Technological Change Committee

Minutes of the Technological Change Sub-Committee Meeting

March 14, 2005



Mr. Sabri Khayat, Regional Vice-President, Montreal Region, and Union Co-chair welcomed everyone to the meeting. He stated that the Technological Change
Sub-Committee had a solid reputation for being a good consultation forum by allowing open and frank discussions, as well as the continuous exchange of information between meetings.

The Union expressed concern over the lack of detail provided in the written updates regarding human resource impacts, especially since in-depth discussions had been held at the May 2004 Technological Change meeting. It clearly articulated that words such as “negligible” or “minimum” did not fully explain the impact on employees, nor was it acceptable to exclude term employees in any impact assessment. The Union understood that technology in the workplace was inevitable, however, they needed to be provided with a complete picture of human resource impacts.

Mrs. Barbara Slater, Assistant Commissioner, Assessment and Client Services Branch, and Management Co-chair understood the Union’s concerns, and agreed that since the information had been shared with the Unions during the Federal Budget briefings on February 24, 2005, the information had not been included in the current written updates. In the future, Management would expand on the information provided in the written updates.

UTE took the opportunity to draw attention to the use of the Online Audit Trail Search (OATS). OATS is an investigative tool used by the Security Directorate to identify access made to taxpayer data by CRA employees. However, it had come to the Union’s attention that it was also being used to conduct performance assessments. UTE asked to meet with the appropriate management representatives to discuss the matter. Management agreed.


In November 2004, a feasibility study on the use of 2D Bar Coding in the T2 program for the data capture of corporation returns was launched. An analysis would be conducted to determine whether, and to what extent, 2D Bar Coding could be used in a corporation return-processing environment. If feasible, implementation could begin in the Fall 2006.

Although electronic filing is gaining popularity for corporation returns, 1.4 million returns continued to be filed on paper.

Corporate returns are more complex and involve a significantly larger volume of data than the T1 returns. However, if proven practical, 2D Bar Coding could significantly reduce the processing costs; especially in the data capture area. Management did not anticipate any changes to the system until the Fall 2006; however, the Unions would be kept informed on the progress of this initiative.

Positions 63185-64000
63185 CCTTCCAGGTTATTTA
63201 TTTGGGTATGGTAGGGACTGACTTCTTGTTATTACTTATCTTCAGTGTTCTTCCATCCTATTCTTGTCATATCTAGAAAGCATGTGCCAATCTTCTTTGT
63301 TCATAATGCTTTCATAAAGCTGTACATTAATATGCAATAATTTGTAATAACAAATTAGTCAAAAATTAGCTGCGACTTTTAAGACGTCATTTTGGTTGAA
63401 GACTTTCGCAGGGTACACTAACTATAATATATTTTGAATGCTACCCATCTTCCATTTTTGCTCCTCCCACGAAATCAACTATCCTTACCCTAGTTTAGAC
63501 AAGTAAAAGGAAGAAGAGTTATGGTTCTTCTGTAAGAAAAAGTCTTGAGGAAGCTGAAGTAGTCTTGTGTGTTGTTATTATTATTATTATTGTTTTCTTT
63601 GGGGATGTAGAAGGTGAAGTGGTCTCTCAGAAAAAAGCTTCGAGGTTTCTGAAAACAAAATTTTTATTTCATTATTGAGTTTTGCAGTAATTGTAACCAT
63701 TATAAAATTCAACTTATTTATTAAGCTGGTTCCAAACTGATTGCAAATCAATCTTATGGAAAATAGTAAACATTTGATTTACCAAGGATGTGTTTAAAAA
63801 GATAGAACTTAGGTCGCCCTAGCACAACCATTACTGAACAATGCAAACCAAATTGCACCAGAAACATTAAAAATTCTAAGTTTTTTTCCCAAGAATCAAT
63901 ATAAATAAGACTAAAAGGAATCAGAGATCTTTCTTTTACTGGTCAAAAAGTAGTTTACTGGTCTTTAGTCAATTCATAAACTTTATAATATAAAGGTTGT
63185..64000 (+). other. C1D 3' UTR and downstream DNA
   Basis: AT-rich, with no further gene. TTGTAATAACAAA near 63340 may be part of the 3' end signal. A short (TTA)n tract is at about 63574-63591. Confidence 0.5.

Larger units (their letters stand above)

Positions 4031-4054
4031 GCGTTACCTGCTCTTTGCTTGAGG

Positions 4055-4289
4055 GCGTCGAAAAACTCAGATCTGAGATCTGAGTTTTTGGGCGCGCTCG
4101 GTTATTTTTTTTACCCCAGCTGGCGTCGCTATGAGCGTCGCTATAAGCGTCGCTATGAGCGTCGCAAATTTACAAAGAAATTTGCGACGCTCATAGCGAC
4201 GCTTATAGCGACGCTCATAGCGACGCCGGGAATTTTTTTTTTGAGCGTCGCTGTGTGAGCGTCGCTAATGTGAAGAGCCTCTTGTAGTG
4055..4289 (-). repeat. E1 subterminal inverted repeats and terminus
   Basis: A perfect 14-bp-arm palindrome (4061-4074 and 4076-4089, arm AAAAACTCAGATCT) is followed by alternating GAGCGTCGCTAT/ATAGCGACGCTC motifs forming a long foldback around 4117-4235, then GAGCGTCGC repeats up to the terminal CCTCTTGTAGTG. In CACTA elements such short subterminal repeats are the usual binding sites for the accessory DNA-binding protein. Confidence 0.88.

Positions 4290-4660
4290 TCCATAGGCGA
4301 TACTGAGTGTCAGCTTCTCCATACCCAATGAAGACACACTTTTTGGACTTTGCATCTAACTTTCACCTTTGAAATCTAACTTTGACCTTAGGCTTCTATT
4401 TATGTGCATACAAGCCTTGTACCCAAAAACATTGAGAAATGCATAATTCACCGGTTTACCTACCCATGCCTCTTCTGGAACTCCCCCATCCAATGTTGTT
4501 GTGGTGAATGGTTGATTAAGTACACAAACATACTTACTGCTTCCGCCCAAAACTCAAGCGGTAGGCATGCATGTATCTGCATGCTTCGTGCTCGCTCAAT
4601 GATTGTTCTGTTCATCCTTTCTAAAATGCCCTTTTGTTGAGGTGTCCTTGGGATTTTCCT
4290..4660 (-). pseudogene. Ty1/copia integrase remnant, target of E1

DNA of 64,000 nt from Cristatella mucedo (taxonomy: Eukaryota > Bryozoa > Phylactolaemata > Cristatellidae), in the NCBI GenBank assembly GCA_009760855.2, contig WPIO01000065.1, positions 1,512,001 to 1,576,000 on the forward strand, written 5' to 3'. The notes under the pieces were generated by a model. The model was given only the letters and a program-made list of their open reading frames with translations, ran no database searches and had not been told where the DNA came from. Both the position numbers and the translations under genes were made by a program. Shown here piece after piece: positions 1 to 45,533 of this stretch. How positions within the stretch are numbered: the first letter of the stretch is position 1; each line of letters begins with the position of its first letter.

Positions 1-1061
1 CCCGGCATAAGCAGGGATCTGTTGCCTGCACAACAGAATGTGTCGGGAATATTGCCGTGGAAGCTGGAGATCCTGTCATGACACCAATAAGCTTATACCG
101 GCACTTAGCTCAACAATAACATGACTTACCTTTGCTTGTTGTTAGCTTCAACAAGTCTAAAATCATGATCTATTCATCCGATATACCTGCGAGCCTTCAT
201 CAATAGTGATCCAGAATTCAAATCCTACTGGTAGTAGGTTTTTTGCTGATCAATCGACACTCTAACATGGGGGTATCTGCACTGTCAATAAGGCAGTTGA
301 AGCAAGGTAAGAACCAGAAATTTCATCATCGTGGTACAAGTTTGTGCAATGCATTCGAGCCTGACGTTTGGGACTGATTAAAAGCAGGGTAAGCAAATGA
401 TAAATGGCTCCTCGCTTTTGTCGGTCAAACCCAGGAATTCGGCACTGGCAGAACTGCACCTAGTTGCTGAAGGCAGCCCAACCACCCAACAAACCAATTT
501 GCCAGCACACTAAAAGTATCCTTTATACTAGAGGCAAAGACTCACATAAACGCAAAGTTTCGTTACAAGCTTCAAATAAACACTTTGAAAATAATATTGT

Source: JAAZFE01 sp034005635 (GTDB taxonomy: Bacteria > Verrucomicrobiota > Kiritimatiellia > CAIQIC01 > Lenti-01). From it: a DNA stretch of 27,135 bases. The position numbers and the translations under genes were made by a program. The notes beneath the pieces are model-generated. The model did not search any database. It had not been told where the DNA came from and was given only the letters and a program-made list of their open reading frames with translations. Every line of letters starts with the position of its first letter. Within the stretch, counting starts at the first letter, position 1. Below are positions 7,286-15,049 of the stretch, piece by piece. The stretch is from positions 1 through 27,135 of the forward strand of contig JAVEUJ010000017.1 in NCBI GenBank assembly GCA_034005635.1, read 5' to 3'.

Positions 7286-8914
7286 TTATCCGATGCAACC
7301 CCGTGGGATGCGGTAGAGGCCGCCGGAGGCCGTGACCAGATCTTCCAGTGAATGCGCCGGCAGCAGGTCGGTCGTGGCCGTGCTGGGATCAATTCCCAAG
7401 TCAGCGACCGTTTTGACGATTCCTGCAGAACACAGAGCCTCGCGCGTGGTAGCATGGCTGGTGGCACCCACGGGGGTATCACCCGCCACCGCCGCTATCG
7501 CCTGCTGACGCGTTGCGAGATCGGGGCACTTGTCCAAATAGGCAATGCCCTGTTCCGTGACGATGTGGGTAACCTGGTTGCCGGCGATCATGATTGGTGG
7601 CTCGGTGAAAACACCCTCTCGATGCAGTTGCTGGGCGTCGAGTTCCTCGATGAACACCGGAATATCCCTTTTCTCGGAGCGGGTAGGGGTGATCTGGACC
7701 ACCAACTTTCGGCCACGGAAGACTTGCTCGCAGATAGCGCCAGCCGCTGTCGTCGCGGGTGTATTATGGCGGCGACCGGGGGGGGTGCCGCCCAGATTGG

The Union asked whether a human resources impact analysis would be conducted at the same time as the feasibility study, or if the initiative would be implemented first. It expressed concern for the employees keying in the returns. Management replied that the human resources analysis would be done prior to the implementation of the technology. Furthermore, the impact on employees would depend on how extensively the technology was used. Management went on to state that because the move toward electronic filing would be gradual, employees had ample time to develop new skills for other positions in the TC. Directors in the field would work with employees and Unions to explore training opportunities.


Management stated that Change My Return had been designed to support the Government On-Line initiative, and CRA’s commitment towards using more on-line services. This option also significantly improved client services, reduced costs for both the client and the CRA, as well as supported sustainable development.

The Change My Return initiative would be rolled out in two phases, beginning with Phase I in November 2004 and targeting individual Canadian clients. It would accommodate most changes currently requested by phone or mail with some exceptions. All electronic requests for the first six months reviewed manually, after which, next steps would be determined. There would be ongoing consultation with the TC Management and staff. Furthermore, there would be no human resources impacts expected in the first Phase.

The proposed plan for Phase II involves the conceptual and planning phase while allowing third parties with client authorization to request changes. Management stated that human resources impacts could be up to twenty-two FTEs across the seven Tax Centres; however, employees having the knowledge/skills could transfer to other programs. Management would continue to keep the Union informed as information becomes available.

The Union asked for the number of requests for changes that were made on the manual returns. Management replied that, information was limited at this time. However, Management agreed to provide the Union with more detailed information on the numbers of clients using the Change My Return initiative once more data became available.

The Union also asked for detailed information on the number of employees and FTE’s (terms and indeterminate) impacted as a result of this initiative. Management would endeavor to provide the Union with a more accurate employee count.

In response to the Union’s concern that this initiative would reduce the client’s use of the counter, Management stated that an electronic access survey would be conducted at the counters to determine why individuals continued to come to into the office if they had access to the Internet. Management would share the survey results with the Unions.


The Business Number (BN) partnerships existed to provide better client service and improved data integrity.

Although Ontario forms part of the Business Registration Online application, it does not use the BN as its business programs account identifier. In the fall of 2004, discussions took place between the province of Ontario and the Agency to implement a formal BN partnership. This initiative would be similar to projects already undertaken and completed with Nova Scotia, New Brunswick, Manitoba, and British Columbia. The province indicated an interest in linking approximately 30 Ontario business programs to CRA’s Business Number. Further discussions would take place in 2005. As with previous projects of this nature, the partnership should not have any impact on resources, in fact, workloads would likely be created as a result of the partnership.